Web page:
“We think there is a correlation,” says Dr. Ranc. “This is what happens when the population of a dominant carnivore declines. We believe that the persecution of wolves was a trigger. The jackal has a lot in common with the coyote.

John Linnell, another ecologist who has studied the phenomenon, is not so sure.

“The timing doesn’t seem to be quite right, given that wolves are reappearing in many parts of Europe,” says Dr Linnell, from the Norwegian Institute for Nature Research.

He notes that wolves have been persecuted for over a century, but the expansion of golden jackal populations has occurred relatively recently. Golden jackals were first spotted in Norway last year, marking the northernmost extent of their expansion so far.

He thinks other factors are at play, including the fact that once they joined the EU, Eastern European countries had to reduce their use of poison bait.

“Jackals are scavengers, so a reduction in poison use would benefit them, he says.

A change in land use also likely helped the golden jackals. Across much of Europe, poor quality marginal farmland has been abandoned, providing exactly the kind of scrubby woodland and open pasture that jackals love.

Global warming could also be a factor. ‘We know that jackals don’t like deep snow,’ says Dr Ranc. “Climate change can give them an extra boost.”

They are certainly able to adapt to many different environments. In addition to appearing in Italy, they have been observed in Denmark, Poland, France and Austria.

In Germany it was reported last month that golden jackals are now breeding, while in the Netherlands a jackal was photographed by a farmer planting seed potatoes in May.

“At first I thought it was a fox, then a wolf,” Jan Kolhorn told NOS, the Dutch national television channel.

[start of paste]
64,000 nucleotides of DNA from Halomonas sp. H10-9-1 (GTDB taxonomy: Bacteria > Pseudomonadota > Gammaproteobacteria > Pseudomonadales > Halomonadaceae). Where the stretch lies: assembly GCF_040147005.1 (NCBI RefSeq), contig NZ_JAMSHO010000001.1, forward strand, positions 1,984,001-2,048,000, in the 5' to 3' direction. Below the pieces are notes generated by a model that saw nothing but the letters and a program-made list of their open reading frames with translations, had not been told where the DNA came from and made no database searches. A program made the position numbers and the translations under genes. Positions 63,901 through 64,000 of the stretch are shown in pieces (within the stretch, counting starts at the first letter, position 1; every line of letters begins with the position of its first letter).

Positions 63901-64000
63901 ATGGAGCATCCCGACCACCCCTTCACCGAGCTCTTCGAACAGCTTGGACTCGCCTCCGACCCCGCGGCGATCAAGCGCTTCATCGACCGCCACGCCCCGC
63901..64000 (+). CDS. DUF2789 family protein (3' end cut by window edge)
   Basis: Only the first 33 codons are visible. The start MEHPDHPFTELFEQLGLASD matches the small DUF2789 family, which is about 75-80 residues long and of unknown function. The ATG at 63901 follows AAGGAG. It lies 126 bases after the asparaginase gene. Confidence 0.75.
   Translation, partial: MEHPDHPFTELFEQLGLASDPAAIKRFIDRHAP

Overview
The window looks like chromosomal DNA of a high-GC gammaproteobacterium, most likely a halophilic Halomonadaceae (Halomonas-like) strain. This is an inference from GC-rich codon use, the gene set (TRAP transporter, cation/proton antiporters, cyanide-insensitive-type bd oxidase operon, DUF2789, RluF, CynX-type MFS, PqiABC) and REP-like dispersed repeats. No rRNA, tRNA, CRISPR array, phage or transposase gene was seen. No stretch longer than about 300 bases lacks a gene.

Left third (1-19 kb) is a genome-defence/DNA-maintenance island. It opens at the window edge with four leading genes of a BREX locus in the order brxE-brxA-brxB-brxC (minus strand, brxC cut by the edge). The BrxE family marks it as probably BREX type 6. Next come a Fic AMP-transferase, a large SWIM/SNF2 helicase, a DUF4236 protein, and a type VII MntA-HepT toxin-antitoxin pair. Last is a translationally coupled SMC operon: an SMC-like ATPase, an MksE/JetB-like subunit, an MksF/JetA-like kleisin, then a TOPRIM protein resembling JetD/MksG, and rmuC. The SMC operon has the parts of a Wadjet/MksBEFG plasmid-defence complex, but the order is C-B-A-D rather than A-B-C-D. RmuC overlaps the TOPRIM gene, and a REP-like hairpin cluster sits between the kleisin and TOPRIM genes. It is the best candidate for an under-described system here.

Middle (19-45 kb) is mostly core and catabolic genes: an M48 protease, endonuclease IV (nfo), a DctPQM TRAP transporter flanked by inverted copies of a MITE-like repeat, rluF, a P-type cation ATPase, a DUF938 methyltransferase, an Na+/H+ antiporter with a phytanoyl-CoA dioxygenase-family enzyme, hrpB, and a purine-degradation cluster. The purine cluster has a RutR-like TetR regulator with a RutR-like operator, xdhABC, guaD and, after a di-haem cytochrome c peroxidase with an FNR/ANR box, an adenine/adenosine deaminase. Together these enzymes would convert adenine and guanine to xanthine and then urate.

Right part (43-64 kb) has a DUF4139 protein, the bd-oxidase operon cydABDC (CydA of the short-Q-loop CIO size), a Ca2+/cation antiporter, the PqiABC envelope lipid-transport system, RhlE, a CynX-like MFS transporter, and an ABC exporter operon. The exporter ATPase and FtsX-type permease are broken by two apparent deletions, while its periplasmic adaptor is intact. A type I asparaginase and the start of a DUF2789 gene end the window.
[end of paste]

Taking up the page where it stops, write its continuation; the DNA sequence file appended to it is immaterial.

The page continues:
“He’s an incredible animal”

Unlike Burmese pythons in Florida or American mink and nutria in Europe, golden jackals are not an invasive alien species, experts say. “To be invasive, a species must be transported by humans, knowingly or unknowingly. But jackals move of their own volition,” says Dr. Ranc.

Scientists say the arrival of the golden jackal should not be a cause for concern, noting that they rarely seem to prey on domestic animals such as sheep.

“A jackal might take a chicken or a domestic rabbit, maybe a little lamb, but it’s not an animal that should worry farmers very much,” says Professor Luigi Boitani from the University of Rome.

He is chairman of the Large Carnivore Initiative for Europe, a group of scientists who study bears, wolves, lynxes, wolverines and golden jackals. “It’s an incredible animal, capable of large-scale dispersal.”

In Tuscany, jackal sightings were met with joy rather than dread.

Marco Morelli, director of the Fondazione Parsec, an environmental organization, called it “a stroke of luck” that the animal was filmed.

While global warming may not be the main driving factor behind golden jackal range expansion, it is likely to have an increasing effect on the animals in the future, says Dr. Linnel.

“We will see other species expand their range due to climate change. It is a natural process. And countries will have to accommodate them.